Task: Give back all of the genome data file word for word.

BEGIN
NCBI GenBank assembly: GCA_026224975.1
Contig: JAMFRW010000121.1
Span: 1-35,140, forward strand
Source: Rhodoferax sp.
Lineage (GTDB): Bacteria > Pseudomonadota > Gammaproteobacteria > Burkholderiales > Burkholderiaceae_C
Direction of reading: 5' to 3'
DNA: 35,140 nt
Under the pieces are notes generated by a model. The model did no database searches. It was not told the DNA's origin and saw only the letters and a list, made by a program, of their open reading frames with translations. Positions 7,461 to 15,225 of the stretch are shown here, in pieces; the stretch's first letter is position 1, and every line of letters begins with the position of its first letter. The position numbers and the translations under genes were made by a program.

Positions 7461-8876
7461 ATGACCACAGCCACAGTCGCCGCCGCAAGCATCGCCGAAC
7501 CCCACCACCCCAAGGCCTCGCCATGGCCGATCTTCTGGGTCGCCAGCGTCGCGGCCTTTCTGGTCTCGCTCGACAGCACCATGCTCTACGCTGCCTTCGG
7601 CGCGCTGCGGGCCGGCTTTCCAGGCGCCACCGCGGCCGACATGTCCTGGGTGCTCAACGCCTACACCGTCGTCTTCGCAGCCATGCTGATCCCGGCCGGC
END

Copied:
NCBI GenBank assembly: GCA_026224975.1
Contig: JAMFRW010000121.1
Span: 1-35,140, forward strand
Source: Rhodoferax sp.
Lineage (GTDB): Bacteria > Pseudomonadota > Gammaproteobacteria > Burkholderiales > Burkholderiaceae_C
Direction of reading: 5' to 3'
DNA: 35,140 nt
Under the pieces are notes generated by a model. The model did no database searches. It was not told the DNA's origin and saw only the letters and a list, made by a program, of their open reading frames with translations. Positions 7,461 to 15,225 of the stretch are shown here, in pieces; the stretch's first letter is position 1, and every line of letters begins with the position of its first letter. The position numbers and the translations under genes were made by a program.

Positions 7461-8876
7461 ATGACCACAGCCACAGTCGCCGCCGCAAGCATCGCCGAAC
7501 CCCACCACCCCAAGGCCTCGCCATGGCCGATCTTCTGGGTCGCCAGCGTCGCGGCCTTTCTGGTCTCGCTCGACAGCACCATGCTCTACGCTGCCTTCGG
7601 CGCGCTGCGGGCCGGCTTTCCAGGCGCCACCGCGGCCGACATGTCCTGGGTGCTCAACGCCTACACCGTCGTCTTCGCAGCCATGCTGATCCCGGCCGGC